The Quanderhorn Xperimentations by Rob Grant & Andrew Marshall (book review).
Like other great comedy Science Fiction novels before it, ‘The Quanderhorn Xperimentations’ is based on a BBC Radio series or, at least so the cover of the book says, though it also claims to have travelled back in time to be written before it occurred and also possibly to be a true story, so who knows what to believe?
There’s echoes of the crazy happenings of Rob Grant’s own ‘Red Dwarf’ series here, along with an inevitable nod to ‘The Hitchhiker’s Guide To The Galaxy’, but ‘The Quanderhorn Xperimentations’ forges its own wild and chuckle-filled course of absurdity and Britishness.
The year 1952 is now in its 66th incarnation and Brian Nylon awakes in the midst of a New Year’s creature crisis with no memory of who he is or of what on earth is happening. It turns out that having any memory probably would be of no benefit as Professor Quanderhorn and his team, of which Brian is a part, carom from one alien invasion or world-shattering disaster to the next with barely time to take a breath.
Although hailed as a heroic genius, it seems that Quanderhorn’s recklessness may well be the cause of half of mankind’s near-death escapades. The whole thing rattles along apace with no time for the reader to get any kind of grasp on the plot or whether indeed there are any reasons behind anything.
Humour is, of course, rather subjective. I enjoyed a lot of this book and laughed aloud in several places while, at other times, I found the goings-on to be just daft. The parodies of Britishness were fun, with the Martian Guuuurk modelling his speech and mannerisms on Terry-Thomas and Brian Nylon becoming most upset at the suggestion that cricket makes no sense or that queuing is stupid.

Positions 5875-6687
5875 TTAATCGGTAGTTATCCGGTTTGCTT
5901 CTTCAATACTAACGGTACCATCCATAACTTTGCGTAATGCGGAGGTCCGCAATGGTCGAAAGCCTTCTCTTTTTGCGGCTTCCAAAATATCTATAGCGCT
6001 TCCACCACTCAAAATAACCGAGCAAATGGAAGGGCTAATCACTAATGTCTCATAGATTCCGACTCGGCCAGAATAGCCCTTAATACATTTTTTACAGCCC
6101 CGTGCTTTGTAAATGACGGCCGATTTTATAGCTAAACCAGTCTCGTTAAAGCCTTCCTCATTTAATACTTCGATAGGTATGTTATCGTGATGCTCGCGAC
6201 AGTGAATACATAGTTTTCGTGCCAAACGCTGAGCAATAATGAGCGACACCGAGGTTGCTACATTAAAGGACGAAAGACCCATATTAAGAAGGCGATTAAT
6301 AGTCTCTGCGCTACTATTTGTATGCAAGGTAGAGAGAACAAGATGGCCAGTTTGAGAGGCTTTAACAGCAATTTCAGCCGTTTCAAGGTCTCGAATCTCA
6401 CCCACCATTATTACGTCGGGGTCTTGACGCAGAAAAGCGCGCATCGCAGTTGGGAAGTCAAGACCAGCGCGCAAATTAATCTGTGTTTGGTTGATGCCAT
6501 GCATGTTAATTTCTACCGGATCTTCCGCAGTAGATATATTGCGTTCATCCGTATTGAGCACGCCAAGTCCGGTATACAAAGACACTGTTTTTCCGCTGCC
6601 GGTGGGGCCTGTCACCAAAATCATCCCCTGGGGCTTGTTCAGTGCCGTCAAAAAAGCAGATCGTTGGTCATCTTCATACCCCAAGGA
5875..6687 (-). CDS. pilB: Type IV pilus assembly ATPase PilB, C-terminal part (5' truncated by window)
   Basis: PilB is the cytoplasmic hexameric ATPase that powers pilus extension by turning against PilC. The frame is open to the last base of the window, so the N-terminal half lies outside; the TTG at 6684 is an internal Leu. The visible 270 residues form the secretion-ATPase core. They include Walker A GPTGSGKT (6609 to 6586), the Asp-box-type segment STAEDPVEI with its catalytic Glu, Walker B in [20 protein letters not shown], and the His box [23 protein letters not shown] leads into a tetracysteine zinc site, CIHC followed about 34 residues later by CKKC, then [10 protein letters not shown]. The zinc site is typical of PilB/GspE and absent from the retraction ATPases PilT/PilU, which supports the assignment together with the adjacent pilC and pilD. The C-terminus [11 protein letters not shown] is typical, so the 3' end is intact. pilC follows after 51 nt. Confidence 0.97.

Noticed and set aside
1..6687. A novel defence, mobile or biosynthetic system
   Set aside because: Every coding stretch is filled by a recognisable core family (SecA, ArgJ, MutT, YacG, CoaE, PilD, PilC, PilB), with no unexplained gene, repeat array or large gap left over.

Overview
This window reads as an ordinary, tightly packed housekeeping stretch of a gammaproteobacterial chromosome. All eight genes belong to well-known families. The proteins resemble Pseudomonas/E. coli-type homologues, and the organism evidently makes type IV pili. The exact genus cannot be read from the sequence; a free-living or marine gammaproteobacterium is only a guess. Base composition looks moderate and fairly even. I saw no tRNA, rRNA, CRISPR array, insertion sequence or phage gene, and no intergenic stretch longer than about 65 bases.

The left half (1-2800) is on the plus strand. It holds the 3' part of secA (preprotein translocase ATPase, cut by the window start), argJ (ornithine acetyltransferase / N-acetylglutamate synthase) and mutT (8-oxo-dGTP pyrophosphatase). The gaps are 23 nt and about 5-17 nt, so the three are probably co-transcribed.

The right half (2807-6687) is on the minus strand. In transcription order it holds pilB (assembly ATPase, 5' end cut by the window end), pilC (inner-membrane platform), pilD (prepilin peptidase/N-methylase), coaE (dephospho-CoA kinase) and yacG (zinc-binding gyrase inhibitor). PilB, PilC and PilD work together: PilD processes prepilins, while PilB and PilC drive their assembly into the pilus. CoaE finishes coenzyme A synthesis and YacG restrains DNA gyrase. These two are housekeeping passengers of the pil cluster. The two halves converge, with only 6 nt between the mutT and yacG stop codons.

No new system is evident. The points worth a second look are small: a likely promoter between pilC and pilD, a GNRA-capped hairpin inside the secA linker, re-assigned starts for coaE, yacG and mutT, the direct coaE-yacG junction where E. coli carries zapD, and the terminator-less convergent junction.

Mostly, it seemed that the crazy inventions and endless string of disasters were a means unto themselves rather than part of any meaningful plot. Professor Quanderhorn was oblivious to all but his own genius and the other characters all acted for the most part in accord with a single over-riding characteristic. The entire book takes place over the course of only a few days so there’s not much opportunity for character development, but each individual incident was entertaining enough in its own right.
Towards the end of the book, a cohesion of sorts starts to become evident and some dubious logic ties everything together. The frustration of Brian Nylon having no memory and therefore being unable to give any context to the book is not helped by the other viewpoint characters also making no attempt to offer any explanations in their chapters.
They evidently know more of what is going on, as evidenced by the fact they continually make excuses about there being no time to explain, but, altogether, this just adds to the chaotic feeling that the plot was being strung together as it was written. I suppose this may well be the case if it was adapted from a radio series.
So in the end, I enjoyed the wacky journey through a 1952 that was frozen in time full of stereotypes and crazy retro-futuristic gadgetry. If you enjoy a spot of British daftness and escapism than ‘The Quanderhorn Xperimentation’ will provide you with a light-hearted diversion.
Gareth D Jones
(pub: Gollancz. 464 page hardback. Price: £16.99 (UK only). ISBN: 978-1-473-22402-5)
check out website: www.gollancz.co.uk